Water & Wetlands
Without fresh water, humankind would certainly perish. Water is the source and the life support system for people and countless numbers of species. Yet, all around the world human activities are polluting, destroying and draining these precious bodies of fresh water – so much so that in the past few decades over 20 per cent of the world’s 10,000 freshwater species have become threatened, endangered or extinct. WWF is committed to reversing this decline.
For more than three decades, the 380 hectare Mai Po Nature Reserve has been a paradise for birds and a beautiful, irreplaceable piece of China’s wetland kaleidoscope. The Reserve is a vital stopover point for waterbirds migrating along the East Asian-Australasian Flyway, providing tens of thousands of waterbirds with food and a place to rest on their annual migrations.
As part of the Mai Po and Inner Deep Bay Ramsar Site, the Reserve is of global importance to species like the Endangered Black-faced Spoonbill and of enormous importance to many native species.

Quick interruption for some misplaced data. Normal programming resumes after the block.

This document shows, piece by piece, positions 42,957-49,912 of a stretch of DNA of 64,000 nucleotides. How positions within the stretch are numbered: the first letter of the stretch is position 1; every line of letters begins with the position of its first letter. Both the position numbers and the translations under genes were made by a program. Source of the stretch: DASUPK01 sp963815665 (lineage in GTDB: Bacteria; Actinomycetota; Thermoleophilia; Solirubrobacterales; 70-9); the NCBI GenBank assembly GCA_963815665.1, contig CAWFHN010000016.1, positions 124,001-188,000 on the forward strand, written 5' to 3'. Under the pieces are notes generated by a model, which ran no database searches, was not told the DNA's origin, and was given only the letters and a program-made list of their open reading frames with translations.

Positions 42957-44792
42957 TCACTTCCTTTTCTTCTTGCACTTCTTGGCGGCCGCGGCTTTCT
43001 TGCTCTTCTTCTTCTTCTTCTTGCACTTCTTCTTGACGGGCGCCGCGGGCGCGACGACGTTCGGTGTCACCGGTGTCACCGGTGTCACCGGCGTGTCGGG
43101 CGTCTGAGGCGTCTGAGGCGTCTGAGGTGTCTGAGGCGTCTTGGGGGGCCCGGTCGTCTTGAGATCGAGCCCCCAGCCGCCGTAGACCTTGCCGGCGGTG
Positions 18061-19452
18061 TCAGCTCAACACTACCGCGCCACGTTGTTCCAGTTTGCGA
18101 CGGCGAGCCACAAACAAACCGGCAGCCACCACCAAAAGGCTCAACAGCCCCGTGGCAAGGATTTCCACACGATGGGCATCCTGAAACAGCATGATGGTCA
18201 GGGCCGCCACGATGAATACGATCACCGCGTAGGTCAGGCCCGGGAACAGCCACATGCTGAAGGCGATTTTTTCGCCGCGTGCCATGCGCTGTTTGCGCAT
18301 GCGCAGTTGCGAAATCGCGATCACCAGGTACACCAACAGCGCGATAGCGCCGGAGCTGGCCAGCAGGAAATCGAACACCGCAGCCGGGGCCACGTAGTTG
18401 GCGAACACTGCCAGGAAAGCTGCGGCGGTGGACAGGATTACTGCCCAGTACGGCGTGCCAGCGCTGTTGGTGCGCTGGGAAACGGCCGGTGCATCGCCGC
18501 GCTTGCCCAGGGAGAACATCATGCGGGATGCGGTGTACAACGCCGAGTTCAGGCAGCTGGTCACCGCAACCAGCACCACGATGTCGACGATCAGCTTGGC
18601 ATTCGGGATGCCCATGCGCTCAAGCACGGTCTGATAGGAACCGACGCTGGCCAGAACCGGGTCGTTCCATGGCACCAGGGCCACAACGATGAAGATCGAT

Since 1983, the Reserve has been managed by WWF-Hong Kong. We work to ensure that this unique and highly diverse wetland is not only preserved, but that it is also used to both delight and educate people. Today, the Reserve houses one of our three education centres and welcomes thousands of students and members of the general public on tours throughout the year. The Reserve also acts as a training centre for wetland managers from China and around Asia.
In 2016, we embarked on an ambitious renewal programme for the facilities at Mai Po, aiming to transform the Reserve into a true 21st century natural classroom and a regional centre of excellence for wetland training.